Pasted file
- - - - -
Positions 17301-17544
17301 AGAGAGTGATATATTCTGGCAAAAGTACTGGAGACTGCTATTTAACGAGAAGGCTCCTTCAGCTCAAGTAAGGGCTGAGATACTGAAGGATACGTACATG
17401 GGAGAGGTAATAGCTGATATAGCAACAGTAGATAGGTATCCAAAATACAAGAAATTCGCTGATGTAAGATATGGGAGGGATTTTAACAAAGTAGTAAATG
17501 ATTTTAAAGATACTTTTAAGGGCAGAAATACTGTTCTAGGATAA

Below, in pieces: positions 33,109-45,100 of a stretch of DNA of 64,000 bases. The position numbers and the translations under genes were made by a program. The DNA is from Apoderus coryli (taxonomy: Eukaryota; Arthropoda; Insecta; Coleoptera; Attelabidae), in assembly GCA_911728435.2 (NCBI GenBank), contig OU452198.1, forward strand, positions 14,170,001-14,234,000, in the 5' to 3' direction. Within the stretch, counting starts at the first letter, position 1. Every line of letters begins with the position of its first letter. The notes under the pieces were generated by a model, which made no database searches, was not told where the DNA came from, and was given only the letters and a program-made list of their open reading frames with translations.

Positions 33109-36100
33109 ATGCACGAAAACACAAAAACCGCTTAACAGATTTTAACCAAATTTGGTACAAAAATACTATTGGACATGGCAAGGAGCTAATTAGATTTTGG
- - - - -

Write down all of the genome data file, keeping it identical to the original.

Positions 17301-17544
17301 AGAGAGTGATATATTCTGGCAAAAGTACTGGAGACTGCTATTTAACGAGAAGGCTCCTTCAGCTCAAGTAAGGGCTGAGATACTGAAGGATACGTACATG
17401 GGAGAGGTAATAGCTGATATAGCAACAGTAGATAGGTATCCAAAATACAAGAAATTCGCTGATGTAAGATATGGGAGGGATTTTAACAAAGTAGTAAATG
17501 ATTTTAAAGATACTTTTAAGGGCAGAAATACTGTTCTAGGATAA

Below, in pieces: positions 33,109-45,100 of a stretch of DNA of 64,000 bases. The position numbers and the translations under genes were made by a program. The DNA is from Apoderus coryli (taxonomy: Eukaryota; Arthropoda; Insecta; Coleoptera; Attelabidae), in assembly GCA_911728435.2 (NCBI GenBank), contig OU452198.1, forward strand, positions 14,170,001-14,234,000, in the 5' to 3' direction. Within the stretch, counting starts at the first letter, position 1. Every line of letters begins with the position of its first letter. The notes under the pieces were generated by a model, which made no database searches, was not told where the DNA came from, and was given only the letters and a program-made list of their open reading frames with translations.

Positions 33109-36100
33109 ATGCACGAAAACACAAAAACCGCTTAACAGATTTTAACCAAATTTGGTACAAAAATACTATTGGACATGGCAAGGAGCTAATTAGATTTTGG